Push for nuclear energy to face 'vibrant discussion' at Senate

Franco Luna - Philstar.com
Push for nuclear energy to face 'vibrant discussion' at Senate
This December 19, 2011 photo from Wikimedia Commons shows Bataan Nuclear Power Plant.
Jiru27 / CC BY-SA (https: / / creativecommons.org / licenses / by-sa / 3.0)

MANILA, Philippines (UPDATED 5:46 p.m.) — The Senate majority bloc is still undecided on the administration's push to construct nuclear power plants around the country, pointing again to safety and funding concerns in one of President Ferdinand "Bongbong" Marcos Jr's pet projects. 

To recall, the US Embassy in Manila said earlier that among the key outcomes of Vice President Kamala Harris' visit to the Philippines was the announcement of the launch of the 123 Agreement for negotiations for civil nuclear energy cooperation to help increase the Philippines’ energy security.

Senate Majority Leader Joel Villanueva told reporters Wednesday that he has his own reservations on it. 

READ: How outcomes of G20, COP27 summits could affect Philippines' RE ambitions

Asked about the prospects of the Senate complementing the move, Villanueva admitted: "We are almost sure that every one of them will have their own opinion, position and we'll have a vibrant discussion on whether the Philippines should consider using nuclear power."

Villanueva said he is open to discussions on nuclear power but that he also has reservations about it.

"We are all aware that nuclear power plants contain radioactive material that is extremely harmful to humans and the environment. We also need to conduct a thorough evaluation of potential sites for the power plant and waste storage," he also said. 

During the election campaign, Marcos said the country should look into reviving his father’s venture—the 621-megawatt Bataan Nuclear Power Plant, which was completed in 1984 but has been mothballed over safety concerns.

READ: Gas expansion a detour in Philippine transition to cleaner, cheaper energy

Both chambers of Congress are dominated by the president's allies but Senate President Juan Miguel "Migz" Zubiri has promised that the supermajority coalition would not be used to railroad the president's favored bills.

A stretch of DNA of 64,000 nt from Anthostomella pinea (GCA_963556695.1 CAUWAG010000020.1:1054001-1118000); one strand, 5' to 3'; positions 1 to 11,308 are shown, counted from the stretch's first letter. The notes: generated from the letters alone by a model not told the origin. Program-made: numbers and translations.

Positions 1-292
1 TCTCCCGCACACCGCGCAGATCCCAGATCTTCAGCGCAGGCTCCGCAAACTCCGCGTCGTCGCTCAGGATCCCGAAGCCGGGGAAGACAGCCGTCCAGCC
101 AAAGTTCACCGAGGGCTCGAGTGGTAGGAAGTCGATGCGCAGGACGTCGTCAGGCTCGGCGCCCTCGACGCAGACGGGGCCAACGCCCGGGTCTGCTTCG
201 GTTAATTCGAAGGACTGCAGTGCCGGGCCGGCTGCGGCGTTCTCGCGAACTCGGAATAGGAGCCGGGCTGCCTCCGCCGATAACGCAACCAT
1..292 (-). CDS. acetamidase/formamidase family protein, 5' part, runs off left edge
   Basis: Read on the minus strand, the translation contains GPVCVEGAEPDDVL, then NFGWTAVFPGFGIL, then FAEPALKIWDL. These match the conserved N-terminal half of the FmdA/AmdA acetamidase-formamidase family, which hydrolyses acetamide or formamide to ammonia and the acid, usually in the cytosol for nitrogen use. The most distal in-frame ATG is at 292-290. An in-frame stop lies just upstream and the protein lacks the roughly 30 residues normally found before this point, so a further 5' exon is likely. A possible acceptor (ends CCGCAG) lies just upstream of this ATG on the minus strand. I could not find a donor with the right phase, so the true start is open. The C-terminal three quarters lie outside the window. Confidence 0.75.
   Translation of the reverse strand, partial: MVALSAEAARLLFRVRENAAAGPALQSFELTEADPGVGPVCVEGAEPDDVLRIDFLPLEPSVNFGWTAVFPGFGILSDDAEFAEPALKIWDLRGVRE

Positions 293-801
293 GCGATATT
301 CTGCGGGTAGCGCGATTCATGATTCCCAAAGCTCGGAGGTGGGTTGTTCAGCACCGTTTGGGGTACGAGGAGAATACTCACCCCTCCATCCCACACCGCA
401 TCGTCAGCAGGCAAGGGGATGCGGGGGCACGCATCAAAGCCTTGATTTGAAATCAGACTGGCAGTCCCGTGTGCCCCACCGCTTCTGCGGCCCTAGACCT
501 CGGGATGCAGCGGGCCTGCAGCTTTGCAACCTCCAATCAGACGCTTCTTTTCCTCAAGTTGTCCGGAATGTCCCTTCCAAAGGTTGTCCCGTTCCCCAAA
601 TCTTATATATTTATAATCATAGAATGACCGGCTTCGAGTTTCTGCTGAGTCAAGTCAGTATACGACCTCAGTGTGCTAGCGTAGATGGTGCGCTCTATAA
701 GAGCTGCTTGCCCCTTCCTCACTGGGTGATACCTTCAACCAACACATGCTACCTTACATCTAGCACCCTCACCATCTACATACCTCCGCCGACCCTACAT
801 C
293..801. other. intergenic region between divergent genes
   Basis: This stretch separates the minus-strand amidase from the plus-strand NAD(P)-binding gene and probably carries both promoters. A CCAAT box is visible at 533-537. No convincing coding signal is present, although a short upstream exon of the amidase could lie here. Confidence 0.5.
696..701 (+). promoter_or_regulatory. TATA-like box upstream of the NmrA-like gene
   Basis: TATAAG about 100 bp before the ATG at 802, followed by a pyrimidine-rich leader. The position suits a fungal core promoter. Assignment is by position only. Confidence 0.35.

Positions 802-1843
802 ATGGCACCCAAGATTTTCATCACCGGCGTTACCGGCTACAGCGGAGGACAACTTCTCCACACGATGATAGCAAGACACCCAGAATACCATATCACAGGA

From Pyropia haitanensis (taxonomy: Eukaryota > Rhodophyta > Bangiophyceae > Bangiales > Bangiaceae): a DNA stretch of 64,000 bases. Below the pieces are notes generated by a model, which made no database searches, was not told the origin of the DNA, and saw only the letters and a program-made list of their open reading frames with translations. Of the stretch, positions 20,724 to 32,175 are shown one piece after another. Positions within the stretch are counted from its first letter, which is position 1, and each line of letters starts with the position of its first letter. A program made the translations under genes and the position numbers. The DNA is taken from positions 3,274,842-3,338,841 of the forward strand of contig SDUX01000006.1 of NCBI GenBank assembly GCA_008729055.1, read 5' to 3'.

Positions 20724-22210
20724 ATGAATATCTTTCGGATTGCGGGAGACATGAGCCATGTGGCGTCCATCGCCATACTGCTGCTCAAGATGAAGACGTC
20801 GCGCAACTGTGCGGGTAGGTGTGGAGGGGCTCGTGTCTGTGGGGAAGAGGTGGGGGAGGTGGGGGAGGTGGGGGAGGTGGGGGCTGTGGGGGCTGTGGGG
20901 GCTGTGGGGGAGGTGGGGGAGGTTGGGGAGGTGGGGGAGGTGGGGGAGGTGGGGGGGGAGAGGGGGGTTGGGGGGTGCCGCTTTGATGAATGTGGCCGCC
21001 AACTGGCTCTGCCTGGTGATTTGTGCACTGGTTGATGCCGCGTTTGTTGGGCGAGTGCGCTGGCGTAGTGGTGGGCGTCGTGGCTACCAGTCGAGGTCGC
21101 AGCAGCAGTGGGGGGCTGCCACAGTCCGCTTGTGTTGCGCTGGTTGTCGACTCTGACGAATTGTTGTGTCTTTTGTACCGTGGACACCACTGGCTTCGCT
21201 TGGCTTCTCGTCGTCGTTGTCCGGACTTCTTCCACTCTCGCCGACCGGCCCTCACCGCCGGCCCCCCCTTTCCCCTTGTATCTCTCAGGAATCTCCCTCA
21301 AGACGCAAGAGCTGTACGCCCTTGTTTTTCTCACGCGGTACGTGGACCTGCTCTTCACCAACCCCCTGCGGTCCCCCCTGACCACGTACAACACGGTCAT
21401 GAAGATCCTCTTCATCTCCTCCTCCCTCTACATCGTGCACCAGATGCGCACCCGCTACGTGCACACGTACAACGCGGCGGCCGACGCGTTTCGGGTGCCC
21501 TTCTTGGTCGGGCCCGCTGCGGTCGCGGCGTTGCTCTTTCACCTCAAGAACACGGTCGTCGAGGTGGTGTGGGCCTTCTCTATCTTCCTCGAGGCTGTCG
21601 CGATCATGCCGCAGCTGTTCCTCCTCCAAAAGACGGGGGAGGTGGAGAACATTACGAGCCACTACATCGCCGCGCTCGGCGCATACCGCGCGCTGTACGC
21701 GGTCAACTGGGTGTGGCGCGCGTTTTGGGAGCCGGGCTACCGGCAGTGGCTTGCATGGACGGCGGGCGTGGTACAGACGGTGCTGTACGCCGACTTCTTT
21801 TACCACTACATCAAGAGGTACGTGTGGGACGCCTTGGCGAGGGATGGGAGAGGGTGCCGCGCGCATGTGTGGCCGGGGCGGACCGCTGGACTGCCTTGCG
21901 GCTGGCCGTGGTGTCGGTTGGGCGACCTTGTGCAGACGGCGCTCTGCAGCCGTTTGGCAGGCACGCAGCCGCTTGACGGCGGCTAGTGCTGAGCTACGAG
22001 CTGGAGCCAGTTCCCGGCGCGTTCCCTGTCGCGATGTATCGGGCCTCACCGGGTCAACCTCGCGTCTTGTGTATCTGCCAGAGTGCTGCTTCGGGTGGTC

For Villanueva, a number of key questions still remain.

"Can this technology be efficiently utilized in an archipelagic country such as the Philippines?" he said. "Lastly, we expect this investment would cost billions of dollars. How we can afford these power plants, if the investment would be cost efficient, and how long it would take us to get a return on investment are questions that need to be answered."

"That being said, we are more open to exploring the use of modular types of nuclear plants for the country. Using small modular reactors could prove to be an affordable option and manageable in size and scale for the country."

READ: Makabayan bloc, scientists oppose US-PH civil nuclear deal

The "123 Agreement" aims to support collaboration on zero-emission energy and non-proliferation priorities. The agreement will allow the US to export nuclear equipment and material to the Philippines to help the country achieve energy security and transition to clean energy.

Scientists and advocates opposed to the idea say the deal poses a threat to nearby communities and is counterproductive to Marcos' supposed commitments to addressing climate change. 

"Nuclear and fossil gas should be out of the picture today; it’s hypocritical to talk about addressing the climate crisis while prioritizing dangerous energy sources,” Greenpeace Philippines campaigner Khevin Yu said. 

For his part, Sen. JV Ejercito brushed off safety concerns, saying "the safety protocols will strictly be followed...So many countries have successful nuclear energy programs."

"We really need to reconsider nuclear power. We need to bring down the cost of energy for our economy to be able to fully develop and at same time address the issue of climate change and global warming which will be both addressed by [shifting to] nuclear power," he said. 

with reports from Gaea Katreena Cabico 


(Editor's note: This article has been updated to reflect that senators are expected to have differing views the proposal for a shift to nuclear power and that it will be up to debate at the Senate)



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